The United States Supreme Court in Scott did not extend Argersinger, thereby refusing to require appointment of counsel in a criminal case when the defendant was not imprisoned, even though the statute under which the defendant was charged provided for the possibility of incarceration.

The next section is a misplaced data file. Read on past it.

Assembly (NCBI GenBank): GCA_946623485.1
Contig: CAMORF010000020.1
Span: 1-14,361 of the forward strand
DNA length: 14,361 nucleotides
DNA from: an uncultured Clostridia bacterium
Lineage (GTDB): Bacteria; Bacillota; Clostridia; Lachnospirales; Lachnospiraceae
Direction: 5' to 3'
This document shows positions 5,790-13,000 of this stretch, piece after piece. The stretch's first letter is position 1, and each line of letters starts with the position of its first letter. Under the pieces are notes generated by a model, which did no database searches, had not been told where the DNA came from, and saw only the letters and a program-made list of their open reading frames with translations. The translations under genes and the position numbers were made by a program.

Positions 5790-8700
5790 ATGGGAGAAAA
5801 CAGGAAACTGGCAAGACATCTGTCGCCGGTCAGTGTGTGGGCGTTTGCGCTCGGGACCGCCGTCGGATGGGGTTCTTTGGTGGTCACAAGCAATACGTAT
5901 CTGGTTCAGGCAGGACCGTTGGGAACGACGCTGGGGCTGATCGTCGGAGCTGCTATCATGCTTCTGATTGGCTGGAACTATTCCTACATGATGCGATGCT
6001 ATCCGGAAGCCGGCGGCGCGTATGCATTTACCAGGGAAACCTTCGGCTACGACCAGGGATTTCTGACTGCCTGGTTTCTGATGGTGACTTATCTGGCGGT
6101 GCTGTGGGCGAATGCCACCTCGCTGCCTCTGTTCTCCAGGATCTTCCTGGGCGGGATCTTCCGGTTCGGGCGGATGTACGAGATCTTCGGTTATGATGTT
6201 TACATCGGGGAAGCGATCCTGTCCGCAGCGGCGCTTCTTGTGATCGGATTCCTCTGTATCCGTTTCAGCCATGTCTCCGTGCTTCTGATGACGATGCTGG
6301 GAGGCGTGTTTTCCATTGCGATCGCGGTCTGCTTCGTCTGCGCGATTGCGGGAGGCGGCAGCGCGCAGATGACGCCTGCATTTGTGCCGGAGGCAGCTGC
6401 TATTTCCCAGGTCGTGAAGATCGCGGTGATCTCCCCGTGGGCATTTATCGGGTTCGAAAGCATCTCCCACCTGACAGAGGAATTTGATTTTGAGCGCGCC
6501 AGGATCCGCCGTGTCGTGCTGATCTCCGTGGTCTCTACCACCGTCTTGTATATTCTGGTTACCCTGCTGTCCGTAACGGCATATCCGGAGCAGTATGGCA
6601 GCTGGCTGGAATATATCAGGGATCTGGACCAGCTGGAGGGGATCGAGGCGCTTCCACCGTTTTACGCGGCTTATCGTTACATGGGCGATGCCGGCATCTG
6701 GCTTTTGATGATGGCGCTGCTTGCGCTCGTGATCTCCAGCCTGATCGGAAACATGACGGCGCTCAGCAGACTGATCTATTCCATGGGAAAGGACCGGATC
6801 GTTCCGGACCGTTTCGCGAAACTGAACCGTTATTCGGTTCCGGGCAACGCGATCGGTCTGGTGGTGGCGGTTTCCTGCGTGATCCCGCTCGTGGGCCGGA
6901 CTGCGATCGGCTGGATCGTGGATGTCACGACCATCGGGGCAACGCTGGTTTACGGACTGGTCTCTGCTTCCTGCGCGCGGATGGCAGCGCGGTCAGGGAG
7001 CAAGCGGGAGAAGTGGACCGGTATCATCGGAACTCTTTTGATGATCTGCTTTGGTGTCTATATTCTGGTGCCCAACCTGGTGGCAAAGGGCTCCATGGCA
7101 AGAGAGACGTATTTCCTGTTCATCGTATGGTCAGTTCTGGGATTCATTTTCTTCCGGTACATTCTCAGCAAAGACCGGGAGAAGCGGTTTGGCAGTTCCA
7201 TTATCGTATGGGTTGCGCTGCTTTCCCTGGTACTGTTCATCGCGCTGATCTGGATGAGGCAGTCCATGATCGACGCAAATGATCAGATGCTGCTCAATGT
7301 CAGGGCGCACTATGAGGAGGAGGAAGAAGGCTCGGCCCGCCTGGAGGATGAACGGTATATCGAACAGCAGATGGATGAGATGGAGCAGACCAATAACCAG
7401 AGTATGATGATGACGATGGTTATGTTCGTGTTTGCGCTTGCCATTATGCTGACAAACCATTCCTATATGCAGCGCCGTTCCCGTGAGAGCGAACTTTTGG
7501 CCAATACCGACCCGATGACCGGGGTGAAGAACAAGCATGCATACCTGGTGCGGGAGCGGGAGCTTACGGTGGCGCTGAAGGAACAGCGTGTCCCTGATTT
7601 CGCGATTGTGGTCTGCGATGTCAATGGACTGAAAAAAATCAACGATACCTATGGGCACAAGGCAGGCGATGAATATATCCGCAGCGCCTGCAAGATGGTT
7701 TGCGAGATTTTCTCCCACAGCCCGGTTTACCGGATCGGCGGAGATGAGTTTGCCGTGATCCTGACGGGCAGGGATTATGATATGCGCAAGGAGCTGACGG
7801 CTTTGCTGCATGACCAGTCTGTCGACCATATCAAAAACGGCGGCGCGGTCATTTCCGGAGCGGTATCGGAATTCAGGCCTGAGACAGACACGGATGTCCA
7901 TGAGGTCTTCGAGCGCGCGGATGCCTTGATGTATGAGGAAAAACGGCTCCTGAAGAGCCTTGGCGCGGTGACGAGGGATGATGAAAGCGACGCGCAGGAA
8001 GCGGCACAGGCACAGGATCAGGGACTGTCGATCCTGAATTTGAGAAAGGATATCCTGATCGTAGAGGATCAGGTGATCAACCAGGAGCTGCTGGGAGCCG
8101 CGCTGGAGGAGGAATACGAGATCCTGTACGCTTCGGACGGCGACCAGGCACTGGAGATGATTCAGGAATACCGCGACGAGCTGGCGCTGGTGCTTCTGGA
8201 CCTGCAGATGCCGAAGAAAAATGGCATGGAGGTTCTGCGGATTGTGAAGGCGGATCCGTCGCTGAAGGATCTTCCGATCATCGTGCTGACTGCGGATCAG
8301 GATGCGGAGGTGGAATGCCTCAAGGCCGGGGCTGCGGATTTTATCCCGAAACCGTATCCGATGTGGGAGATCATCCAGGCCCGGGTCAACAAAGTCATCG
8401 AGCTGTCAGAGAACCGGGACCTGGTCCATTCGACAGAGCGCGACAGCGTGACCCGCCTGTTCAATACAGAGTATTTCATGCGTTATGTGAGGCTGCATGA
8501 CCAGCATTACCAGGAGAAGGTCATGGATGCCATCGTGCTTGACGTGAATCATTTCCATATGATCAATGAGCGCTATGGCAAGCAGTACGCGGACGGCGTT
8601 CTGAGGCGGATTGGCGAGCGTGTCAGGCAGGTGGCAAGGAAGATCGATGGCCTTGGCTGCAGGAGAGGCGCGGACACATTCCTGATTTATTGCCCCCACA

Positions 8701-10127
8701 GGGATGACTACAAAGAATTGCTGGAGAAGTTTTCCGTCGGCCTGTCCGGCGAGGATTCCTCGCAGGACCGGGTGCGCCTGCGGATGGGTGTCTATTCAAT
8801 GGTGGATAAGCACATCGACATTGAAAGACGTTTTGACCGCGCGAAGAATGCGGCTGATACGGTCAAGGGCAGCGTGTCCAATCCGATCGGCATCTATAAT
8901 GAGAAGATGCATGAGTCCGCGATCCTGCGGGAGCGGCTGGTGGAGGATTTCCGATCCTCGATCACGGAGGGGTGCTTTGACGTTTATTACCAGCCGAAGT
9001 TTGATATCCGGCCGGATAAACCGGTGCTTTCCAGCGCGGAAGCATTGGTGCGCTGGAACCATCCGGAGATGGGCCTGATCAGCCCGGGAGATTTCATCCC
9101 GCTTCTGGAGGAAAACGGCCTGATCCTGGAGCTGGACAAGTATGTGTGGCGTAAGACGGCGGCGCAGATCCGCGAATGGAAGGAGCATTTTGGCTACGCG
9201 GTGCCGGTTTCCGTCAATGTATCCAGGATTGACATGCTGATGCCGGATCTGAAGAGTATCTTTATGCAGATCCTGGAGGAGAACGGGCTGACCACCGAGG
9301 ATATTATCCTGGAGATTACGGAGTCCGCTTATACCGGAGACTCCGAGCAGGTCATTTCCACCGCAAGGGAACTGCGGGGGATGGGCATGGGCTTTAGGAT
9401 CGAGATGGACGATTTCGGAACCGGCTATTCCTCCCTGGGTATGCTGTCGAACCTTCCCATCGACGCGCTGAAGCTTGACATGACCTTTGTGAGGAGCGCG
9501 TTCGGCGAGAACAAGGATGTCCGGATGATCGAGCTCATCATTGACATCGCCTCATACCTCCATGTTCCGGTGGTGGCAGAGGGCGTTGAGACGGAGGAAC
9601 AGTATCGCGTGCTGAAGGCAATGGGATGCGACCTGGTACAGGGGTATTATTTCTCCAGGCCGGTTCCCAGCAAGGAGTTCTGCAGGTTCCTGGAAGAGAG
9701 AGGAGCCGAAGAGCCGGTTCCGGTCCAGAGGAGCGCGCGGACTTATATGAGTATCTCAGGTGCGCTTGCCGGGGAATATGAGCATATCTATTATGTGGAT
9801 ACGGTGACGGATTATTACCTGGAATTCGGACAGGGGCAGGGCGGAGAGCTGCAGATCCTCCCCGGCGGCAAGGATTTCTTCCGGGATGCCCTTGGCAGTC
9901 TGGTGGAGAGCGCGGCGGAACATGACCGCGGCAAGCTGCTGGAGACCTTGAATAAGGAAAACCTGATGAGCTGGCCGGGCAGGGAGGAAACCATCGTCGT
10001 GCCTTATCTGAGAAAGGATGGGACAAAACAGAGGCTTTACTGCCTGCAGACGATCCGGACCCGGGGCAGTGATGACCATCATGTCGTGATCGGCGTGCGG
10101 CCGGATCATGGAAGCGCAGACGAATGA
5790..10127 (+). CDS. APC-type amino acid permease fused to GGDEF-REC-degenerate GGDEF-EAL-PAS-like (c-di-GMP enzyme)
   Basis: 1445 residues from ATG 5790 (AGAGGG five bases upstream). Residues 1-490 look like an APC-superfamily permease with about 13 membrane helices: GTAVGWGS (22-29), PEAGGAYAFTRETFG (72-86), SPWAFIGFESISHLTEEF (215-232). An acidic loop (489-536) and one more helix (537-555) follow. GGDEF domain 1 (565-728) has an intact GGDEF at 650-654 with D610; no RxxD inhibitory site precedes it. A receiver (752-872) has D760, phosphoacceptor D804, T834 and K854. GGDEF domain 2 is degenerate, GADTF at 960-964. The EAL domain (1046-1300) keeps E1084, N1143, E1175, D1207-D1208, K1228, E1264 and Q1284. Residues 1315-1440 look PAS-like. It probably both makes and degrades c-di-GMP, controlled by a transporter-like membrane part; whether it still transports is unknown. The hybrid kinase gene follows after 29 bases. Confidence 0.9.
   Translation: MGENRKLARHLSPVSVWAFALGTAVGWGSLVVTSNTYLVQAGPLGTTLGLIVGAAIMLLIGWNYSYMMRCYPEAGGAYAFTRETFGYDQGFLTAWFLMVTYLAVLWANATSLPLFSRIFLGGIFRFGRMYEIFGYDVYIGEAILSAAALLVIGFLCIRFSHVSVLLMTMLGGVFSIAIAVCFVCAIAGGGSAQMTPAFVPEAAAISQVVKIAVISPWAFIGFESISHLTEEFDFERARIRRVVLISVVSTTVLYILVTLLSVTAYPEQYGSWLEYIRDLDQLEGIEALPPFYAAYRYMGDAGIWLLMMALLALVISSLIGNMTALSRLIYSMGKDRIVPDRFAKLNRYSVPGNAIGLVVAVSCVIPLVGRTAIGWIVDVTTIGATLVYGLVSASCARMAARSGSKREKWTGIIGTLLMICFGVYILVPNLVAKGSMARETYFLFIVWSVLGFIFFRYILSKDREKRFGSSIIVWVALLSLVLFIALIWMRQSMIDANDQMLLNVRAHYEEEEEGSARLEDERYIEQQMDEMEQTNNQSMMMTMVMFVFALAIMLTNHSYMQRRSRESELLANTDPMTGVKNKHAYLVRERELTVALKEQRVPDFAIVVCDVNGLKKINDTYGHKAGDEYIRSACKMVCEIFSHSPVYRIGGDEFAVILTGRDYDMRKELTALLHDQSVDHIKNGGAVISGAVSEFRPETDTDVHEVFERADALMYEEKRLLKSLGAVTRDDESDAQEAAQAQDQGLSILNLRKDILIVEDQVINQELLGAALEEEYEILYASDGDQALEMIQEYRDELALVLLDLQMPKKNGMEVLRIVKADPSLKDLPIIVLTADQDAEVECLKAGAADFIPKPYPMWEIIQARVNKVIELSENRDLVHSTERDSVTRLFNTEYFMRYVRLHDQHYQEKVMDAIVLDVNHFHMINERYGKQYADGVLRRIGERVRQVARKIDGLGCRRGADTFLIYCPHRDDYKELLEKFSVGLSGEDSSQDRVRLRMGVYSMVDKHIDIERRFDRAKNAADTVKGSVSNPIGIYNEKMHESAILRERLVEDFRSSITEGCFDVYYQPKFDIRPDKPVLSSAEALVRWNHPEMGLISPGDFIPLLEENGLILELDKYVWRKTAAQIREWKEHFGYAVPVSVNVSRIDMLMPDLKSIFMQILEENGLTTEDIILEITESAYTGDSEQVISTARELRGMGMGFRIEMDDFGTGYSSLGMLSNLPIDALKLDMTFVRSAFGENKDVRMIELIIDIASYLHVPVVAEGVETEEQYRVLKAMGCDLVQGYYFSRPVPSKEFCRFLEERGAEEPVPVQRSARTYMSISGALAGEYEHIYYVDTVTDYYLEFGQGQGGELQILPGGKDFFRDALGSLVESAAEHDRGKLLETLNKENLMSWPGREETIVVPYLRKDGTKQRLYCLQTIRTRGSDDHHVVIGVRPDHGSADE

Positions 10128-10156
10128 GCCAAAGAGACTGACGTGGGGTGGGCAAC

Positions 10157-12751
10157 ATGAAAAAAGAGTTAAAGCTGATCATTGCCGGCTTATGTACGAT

None of the lower Federal court cases cited in Sanders are from the United States Circuit Court of Appeals for the Seventh Circuit. That court has, however, recently (if somewhat obliquely) discussed both the issue of requiring court-appointed counsel in indirect civil contempt cases and some of the decisions from Federal courts so holding. In Mann v. Hendrian (7th Cir. 1989), 871 F.2d 51, plaintiff Mann was found to be in indirect criminal contempt of court for failure to pay court-ordered child support and sentenced to 60 days in jail. Mann did not appeal, but rather filed a civil rights action against the judge under section 1983 of the Civil Rights Act of 1957 ( 42 U.S.C. § 1983 (1982)). The suit alleged that the judge neither advised Mann of his right to retain counsel nor of his right to court-appointed counsel, thereby violating his sixth amendment right to counsel. The district court dismissed the cause of action, and the Seventh Circuit affirmed. In its opinion, the court touched on Ridgway v. Baker (5th Cir. 1983), 720 F.2d 1409, 1413, and Walker v. McLain (10th Cir. 1985), 768 F.2d 1181, 1183, both of which were cited in Sanders, and stated that the two cases held the following: